Any player with legs and arms can defend. They just need to be taught team and individual defense. In the junior class alone (Bill's upperclassmen) there are 3 potential highly competent defenders not including Shonn - Giddens could be all-world on that front, and Cherry and LaMore could be good too. These are physically talented Ivy-level players - every bit as physically talented as the kids Donahue had for sure.

From my view out here streaming games on the web, it appears they are not being taught, or coached.

Anonymous said...

Come on, we all know CBB is just a yes-man. If, and I repeat, if Courtney gets fired, CBB will start with how it had to be done and how great a decision it was and how whoever is named to take over will be the savior of Cornell Basketball.

The Cornell Basketball Blog said...

CBB is absolutely NOT a "yes man."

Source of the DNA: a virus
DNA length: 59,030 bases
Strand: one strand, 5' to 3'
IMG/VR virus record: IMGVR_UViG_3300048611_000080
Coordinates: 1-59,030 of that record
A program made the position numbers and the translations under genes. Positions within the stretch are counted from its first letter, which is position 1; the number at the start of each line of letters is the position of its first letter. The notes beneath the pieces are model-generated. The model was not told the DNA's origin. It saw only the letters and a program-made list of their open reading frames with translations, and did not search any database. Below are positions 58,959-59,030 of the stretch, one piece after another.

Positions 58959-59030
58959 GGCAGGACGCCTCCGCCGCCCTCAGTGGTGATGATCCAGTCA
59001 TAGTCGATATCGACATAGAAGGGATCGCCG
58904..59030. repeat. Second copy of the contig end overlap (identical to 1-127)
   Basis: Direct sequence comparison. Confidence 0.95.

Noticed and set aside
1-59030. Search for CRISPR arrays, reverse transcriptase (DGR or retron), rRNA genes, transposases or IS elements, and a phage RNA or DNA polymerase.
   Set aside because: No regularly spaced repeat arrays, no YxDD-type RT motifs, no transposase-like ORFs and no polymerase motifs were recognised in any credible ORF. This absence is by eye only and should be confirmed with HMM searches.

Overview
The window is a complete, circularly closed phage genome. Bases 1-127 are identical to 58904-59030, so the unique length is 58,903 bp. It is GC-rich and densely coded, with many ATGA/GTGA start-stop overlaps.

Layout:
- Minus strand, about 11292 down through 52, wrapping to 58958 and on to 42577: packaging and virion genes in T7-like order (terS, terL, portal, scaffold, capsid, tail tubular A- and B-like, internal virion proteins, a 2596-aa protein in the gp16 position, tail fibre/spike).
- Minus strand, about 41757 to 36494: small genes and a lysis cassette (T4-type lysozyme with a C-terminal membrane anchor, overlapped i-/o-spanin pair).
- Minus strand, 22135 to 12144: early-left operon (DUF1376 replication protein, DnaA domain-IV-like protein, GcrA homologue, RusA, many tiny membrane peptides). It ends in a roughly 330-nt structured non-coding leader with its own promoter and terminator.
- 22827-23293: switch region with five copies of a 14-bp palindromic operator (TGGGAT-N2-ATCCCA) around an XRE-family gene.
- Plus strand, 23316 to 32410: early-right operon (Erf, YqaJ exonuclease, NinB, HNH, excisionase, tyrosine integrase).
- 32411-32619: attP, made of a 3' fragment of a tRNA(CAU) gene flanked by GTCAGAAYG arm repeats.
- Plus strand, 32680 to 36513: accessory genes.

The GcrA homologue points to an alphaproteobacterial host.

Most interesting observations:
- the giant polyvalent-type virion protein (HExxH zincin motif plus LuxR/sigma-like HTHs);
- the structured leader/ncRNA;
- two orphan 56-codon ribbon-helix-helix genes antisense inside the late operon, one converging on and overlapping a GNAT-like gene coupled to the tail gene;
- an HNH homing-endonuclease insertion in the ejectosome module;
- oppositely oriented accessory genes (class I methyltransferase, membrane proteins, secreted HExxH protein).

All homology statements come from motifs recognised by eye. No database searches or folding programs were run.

If you follow the CBB Twitter feed, there are many negative comments about Cornell's coaching decisions and further critical comments about players.

That said, CBB does not believe that there is a "quick fix" to the problem and that firing Bill Courtney will solve Cornell's struggles.

This is still a team that has been vastly injured his entire tenure and lacking in a junior/senior all-star leader (since the graduation of Chris Wroblewski).

Name a team with as many injuries as Cornell? THERE ARE NONE.

In Bill's four seasons, he's had an incredible 7 red-shirts (two of them were league all stars).

Errick Peck, Braxston Bunce, Shonn Miller, Jake Mathews, Dom Scelfo, Manny Sahota and Dwight Tarwater each missed at least one season each.